Monday, November 14, 2016

Television Tuesday On A Monday: Dave Chappelle Was Exactly What Saturday Night Live Needed This Weekend

Dave Chappelle had an amazingly popular comedy central program, "Chappelle's Show," which he startled everyone by walking away from back in 2005 when he felt the messages he was trying to impart were being missed by way too many people. Chappelle arguably left his incredibly popular show because he feared that instead of mocking racism he was in fact promoting it, basically. After that he did the occasional movie or stand-up act, but mostly has been under the radar for 10+ years. Then came November 12th, 2016, and it was so good I could not wait until it was officially Tuesday to post about it.

Last Saturday Dave Chappelle arguably performed his first return to prime-time since leaving his show and hosted one of the best episodes of, "Saturday Night Live," in quite awhile. SNL is of course a program I have written about on multiple occasions, and one which often will stumble (Trump hosting in 2015 is a scar that will probably never heal) or have periods of dreariness. Howver, I stick with the show because episodes like the one we just had last weekend are a prime example of why I never give-up on the program. The opening with Hillary Clinton singing the recently-passed Leonard Cohen's, "Hallelujah," was a bit odd, but it led right into an amazing monologue by Dave Chappelle. Before I discuss it you should watch it first, here is a video-link:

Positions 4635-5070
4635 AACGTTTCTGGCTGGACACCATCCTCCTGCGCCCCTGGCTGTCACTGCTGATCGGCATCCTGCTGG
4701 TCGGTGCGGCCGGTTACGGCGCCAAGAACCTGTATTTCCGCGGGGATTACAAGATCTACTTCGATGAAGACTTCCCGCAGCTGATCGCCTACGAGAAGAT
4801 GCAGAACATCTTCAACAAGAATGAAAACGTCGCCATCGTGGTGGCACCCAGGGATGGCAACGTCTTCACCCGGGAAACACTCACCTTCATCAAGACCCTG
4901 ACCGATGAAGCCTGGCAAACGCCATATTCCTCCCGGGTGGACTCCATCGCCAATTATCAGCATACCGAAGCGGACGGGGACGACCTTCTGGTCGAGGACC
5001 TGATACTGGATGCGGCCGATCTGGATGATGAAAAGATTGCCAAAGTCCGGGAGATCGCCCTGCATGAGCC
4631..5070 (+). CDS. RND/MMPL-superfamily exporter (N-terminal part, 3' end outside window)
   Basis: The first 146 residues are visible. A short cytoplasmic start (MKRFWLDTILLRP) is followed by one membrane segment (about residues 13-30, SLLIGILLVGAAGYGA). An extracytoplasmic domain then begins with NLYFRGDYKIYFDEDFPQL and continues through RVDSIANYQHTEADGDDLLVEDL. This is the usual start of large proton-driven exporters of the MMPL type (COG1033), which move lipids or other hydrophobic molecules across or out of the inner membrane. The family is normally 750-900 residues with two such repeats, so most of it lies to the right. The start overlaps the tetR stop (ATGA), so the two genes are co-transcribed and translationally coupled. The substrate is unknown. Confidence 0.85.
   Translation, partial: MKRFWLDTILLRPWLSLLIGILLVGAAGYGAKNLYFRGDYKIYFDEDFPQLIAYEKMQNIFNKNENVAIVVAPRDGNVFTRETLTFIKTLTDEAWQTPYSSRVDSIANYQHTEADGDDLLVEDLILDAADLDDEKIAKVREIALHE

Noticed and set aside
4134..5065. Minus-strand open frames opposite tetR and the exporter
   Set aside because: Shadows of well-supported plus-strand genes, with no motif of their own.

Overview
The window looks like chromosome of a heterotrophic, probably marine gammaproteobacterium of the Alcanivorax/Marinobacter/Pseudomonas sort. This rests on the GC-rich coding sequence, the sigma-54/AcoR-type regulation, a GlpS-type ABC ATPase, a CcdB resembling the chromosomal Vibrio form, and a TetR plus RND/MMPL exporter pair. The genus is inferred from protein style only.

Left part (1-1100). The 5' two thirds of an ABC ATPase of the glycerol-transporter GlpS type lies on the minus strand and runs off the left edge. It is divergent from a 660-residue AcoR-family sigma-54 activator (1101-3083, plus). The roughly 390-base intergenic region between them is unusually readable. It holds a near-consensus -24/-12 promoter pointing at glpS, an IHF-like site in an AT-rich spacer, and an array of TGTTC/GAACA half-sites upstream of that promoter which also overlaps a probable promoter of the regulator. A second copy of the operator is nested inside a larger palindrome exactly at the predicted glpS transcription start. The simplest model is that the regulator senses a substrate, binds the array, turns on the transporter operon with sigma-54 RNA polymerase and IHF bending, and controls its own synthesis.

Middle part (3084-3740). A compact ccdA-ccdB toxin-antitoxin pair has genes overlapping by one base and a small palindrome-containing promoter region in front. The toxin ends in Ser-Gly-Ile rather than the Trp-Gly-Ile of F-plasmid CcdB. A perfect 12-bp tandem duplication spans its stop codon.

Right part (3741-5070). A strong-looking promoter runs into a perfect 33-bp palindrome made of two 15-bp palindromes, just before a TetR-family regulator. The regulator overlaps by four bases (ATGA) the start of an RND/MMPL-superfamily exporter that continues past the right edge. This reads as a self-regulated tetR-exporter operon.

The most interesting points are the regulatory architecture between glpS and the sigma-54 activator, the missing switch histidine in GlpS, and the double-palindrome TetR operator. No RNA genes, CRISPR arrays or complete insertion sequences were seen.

Damn, just damn. That is exactly what many people needed to hear after the dreadful week of Donald Trump winning the Presidency (shudder). Chappelle spoke earnestly, bluntly, and expressed hope but also kept us in the realm of reality. It was honest, frank, and the story at the end of his monologue about the history of the White House was touching. The fact that the rest of the episode was stellar too, between Dave actually bringing back some of his characters from, "Chappelle's Show," for a clip themed as, "The Walking Dead," surprise appearances from multiple folk (including Chris Rock!), and a bit that was delightfully meta in its humor (the hair-filled restaurant skit that bombs terribly but then is revealed to have been purposely bad for a post-skit interview segment), this was an astonishing episode of the long-running program (40 years now and counting).

After how I was feeling during the week post-election, seeing this episode of, "Saturday Night Live," was just what I needed--laughter, a much needed dose of hope, and encouragement to stand-up for what I believe in as things will only be getting tougher soon.

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